Multidecadal spatial reorganisation of plankton communities in the North East Atlantic

Harris, V; Olhede, S; Edwards, M. 2015 Multidecadal spatial reorganisation of plankton communities in the North East Atlantic. Journal of Marine Systems, 142. 16-24. 10.1016/j.jmarsys.2014.09.002

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Abstract/Summary

Changes in the spatial distribution of plankton populations are thought to have a profound effect on the oceanic ecosystem across all levels. This study aims to address how the spatial distribution of different plankton assemblages has changed over a multidecadal period. The multivariate structure on the CPR dataset is analysed using a technique called sparse principal component analysis. We identify functional groups of species and show that there have been changes in the ecoregions in the North East Atlantic over a multidecadal period. This technique is data-driven and can be used to identify biologically defined ecoregions based on dominant assemblages from the dataset without relying on prior knowledge. Whilst there is a change in ecoregions across time for both zooplankton and diatoms, the nature of the changes differs for the two assemblages. For zooplankton species there has been a shift in the ecoregions towards higher latitudes, implying that cold water zooplankton have moved further into arctic waters. For species that were previously restricted to the south of the region, these have been identified with increasing frequency further north. The change in spatial distribution for different species assemblages can be attributed to different factors. For example, the primary driver of zooplankton abundance across all spatial locations appears to be temperature. It is speculated that the observed northward movement of zooplankton species is a response to rising sea surface temperatures. The abundance of diatom species is instead highly correlated with the Atlantic Multidecadal Oscillation (AMO), with the spatial patterns becoming more clearly defined in its positive phase. For the diatom species, changes may be cyclic and so mean reverting to a certain extent, but for the zooplankton, continued changes can be expected if the current warming trend continues.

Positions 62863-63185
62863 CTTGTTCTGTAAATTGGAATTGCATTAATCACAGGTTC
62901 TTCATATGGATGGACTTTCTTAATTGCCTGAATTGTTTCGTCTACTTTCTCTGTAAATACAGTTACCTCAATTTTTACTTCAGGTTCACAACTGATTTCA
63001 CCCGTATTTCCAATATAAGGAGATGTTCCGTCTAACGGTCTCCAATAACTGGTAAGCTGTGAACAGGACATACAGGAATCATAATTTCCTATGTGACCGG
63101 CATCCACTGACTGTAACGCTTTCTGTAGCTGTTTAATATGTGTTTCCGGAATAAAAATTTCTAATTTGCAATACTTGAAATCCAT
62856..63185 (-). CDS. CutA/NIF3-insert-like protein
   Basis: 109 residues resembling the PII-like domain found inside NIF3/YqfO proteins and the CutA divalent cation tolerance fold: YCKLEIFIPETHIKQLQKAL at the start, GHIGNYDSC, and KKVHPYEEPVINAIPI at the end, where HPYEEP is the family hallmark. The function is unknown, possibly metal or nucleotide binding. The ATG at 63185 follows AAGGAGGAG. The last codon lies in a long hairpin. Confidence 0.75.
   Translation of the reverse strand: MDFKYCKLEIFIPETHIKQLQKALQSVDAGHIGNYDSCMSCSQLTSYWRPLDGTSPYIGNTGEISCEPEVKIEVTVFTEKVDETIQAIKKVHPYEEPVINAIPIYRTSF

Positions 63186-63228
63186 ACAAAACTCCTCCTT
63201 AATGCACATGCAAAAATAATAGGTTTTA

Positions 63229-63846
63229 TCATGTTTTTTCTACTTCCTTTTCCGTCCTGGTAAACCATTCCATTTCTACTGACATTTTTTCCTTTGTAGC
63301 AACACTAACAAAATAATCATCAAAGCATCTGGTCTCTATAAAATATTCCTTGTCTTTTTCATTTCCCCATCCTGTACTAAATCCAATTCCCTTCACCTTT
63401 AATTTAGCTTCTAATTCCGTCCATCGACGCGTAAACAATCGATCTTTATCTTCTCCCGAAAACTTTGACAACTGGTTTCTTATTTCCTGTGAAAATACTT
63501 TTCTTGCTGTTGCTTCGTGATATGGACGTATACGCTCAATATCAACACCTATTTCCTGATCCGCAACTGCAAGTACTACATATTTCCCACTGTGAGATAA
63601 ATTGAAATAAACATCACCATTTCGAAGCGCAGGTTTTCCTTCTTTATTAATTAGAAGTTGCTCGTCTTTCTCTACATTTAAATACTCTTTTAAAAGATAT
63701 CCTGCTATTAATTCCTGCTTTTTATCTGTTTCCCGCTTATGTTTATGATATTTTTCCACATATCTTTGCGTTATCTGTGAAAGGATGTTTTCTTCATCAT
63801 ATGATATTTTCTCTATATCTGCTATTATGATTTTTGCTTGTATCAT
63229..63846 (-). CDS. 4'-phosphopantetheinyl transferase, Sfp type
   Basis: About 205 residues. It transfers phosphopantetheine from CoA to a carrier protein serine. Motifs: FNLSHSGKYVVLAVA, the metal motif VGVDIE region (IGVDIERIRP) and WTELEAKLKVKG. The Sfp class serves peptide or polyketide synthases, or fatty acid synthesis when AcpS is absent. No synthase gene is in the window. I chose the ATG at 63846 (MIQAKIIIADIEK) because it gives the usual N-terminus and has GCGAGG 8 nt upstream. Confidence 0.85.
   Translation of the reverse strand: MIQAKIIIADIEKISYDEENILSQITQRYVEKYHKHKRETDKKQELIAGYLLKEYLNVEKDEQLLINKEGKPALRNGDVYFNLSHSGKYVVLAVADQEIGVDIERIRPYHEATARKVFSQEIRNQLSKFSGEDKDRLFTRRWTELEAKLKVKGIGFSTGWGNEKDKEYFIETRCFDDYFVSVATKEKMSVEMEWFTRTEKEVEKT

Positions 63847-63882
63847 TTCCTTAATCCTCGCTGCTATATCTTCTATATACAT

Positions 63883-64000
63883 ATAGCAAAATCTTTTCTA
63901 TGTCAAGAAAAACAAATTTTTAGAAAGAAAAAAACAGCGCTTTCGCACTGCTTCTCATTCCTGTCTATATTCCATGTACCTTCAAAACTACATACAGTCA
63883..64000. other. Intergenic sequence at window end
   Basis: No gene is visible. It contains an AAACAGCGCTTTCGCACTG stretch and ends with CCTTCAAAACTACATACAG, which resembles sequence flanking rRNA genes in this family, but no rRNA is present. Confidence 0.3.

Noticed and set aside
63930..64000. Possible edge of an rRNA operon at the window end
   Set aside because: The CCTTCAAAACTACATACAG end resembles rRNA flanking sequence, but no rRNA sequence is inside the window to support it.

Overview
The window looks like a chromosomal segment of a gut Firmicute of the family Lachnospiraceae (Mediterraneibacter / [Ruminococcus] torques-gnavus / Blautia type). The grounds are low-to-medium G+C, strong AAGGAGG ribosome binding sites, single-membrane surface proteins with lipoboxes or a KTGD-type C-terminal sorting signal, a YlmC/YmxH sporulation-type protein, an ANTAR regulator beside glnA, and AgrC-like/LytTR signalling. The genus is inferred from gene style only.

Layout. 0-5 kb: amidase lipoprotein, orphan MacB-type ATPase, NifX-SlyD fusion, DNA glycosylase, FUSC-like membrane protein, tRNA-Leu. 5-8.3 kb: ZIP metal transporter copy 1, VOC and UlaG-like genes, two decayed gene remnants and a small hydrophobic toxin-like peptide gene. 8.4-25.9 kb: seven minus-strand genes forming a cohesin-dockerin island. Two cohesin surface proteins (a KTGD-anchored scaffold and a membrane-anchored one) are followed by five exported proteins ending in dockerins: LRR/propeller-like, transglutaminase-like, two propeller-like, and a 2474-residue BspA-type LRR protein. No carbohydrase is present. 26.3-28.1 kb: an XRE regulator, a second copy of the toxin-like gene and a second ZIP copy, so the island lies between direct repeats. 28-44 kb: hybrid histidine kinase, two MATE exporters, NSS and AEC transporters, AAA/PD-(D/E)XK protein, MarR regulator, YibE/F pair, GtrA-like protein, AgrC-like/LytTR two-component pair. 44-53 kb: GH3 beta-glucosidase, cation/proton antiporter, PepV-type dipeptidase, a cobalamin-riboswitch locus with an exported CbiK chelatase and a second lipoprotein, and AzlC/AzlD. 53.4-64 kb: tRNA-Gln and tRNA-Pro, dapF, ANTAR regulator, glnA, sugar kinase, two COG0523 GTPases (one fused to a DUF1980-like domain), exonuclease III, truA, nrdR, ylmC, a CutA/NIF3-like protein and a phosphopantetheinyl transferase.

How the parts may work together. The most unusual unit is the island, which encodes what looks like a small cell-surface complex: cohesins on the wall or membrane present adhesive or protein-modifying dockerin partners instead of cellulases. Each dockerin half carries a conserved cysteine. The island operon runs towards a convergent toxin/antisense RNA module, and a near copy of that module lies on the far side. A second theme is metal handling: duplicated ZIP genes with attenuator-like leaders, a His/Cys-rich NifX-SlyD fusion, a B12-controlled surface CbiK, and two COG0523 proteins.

Item Type: Publication - Article
Subjects: Biology
Earth Sciences
Ecology and Environment
Oceanography
Divisions: Sir Alister Hardy Foundation for Ocean Science > Environmental Change
Depositing User: Dr Martin Edwards
Date made live: 13 Mar 2017 09:16
Last Modified: 06 Jun 2017 16:14
URI: http://plymsea.ac.uk/id/eprint/6629

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